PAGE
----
Tuesday, September 8, 2015

China's Central Bank Explains Its Rapidly Shrinking Foreign Exchange Reserves

As global financial markets continue to feel tremors, China's central bank, the People's Bank of China, said overnight that a record drop of foreign-exchange reserves in August was partly due to its own intervention, as well as increased demand for foreign currency from Chinese companies and individual investors.

In its first public statement since reporting Monday that the reserves fell $93.9 billion, to $3.56 trillion, in August, the bank cited "multiple factors," including its own market intervention, price fluctuations in reserve assets, and movements of other foreign currencies.

The drop in reserves was the largest monthly fall on record.



  1. Does this mean an increase in the supply of the US dollar?

  2. Perhaps an increase in QE volume, yes. The Fed likely either (1) has a proxy like Belgium, Luxemburg or Japan to 'offshore QE' in order to soak up the dumped T-bonds ... OR (2) will rely on QE4 to purchase back those dumped bonds.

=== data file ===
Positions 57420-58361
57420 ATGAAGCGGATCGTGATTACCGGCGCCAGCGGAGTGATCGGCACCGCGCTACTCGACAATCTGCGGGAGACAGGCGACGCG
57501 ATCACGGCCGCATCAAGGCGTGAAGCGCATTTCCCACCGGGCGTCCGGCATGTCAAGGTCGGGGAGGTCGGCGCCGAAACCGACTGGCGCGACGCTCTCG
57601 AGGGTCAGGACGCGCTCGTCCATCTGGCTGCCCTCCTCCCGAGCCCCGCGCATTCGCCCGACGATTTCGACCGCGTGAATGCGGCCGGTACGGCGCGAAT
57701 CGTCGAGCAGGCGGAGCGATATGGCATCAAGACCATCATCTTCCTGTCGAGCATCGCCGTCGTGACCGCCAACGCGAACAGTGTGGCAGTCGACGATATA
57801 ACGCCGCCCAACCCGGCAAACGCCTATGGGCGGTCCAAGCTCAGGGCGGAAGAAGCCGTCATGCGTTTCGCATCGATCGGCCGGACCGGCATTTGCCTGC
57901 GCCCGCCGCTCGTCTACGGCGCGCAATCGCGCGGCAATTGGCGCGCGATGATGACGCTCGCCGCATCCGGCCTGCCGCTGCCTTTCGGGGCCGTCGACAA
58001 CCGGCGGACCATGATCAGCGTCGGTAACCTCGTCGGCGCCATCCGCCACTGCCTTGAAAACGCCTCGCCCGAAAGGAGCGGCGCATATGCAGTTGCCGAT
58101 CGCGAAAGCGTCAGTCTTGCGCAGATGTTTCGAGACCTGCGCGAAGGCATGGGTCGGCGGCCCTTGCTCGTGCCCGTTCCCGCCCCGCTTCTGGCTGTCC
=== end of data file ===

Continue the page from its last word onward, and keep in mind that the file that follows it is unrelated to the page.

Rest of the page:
Either way, this does NOT stimulate our economy or the US dollar in the long-term, only undermines trust and credibility which is often vital to keep their fiat ponzi scheme afloat.

    Also note that the Chinese are good liars. This whole stock market scandal could be orchestrated as a ruse to dump unwanted T-bonds, the cherry on top being this used as an excuse to do so. Long term yields are not solvent when a country is in economic decline like the US is, unless you're a creditor that can trust that nation to pay back debt obligations. Can China trust the US to pay back debt obligations? Hmmmm ... ... likely not.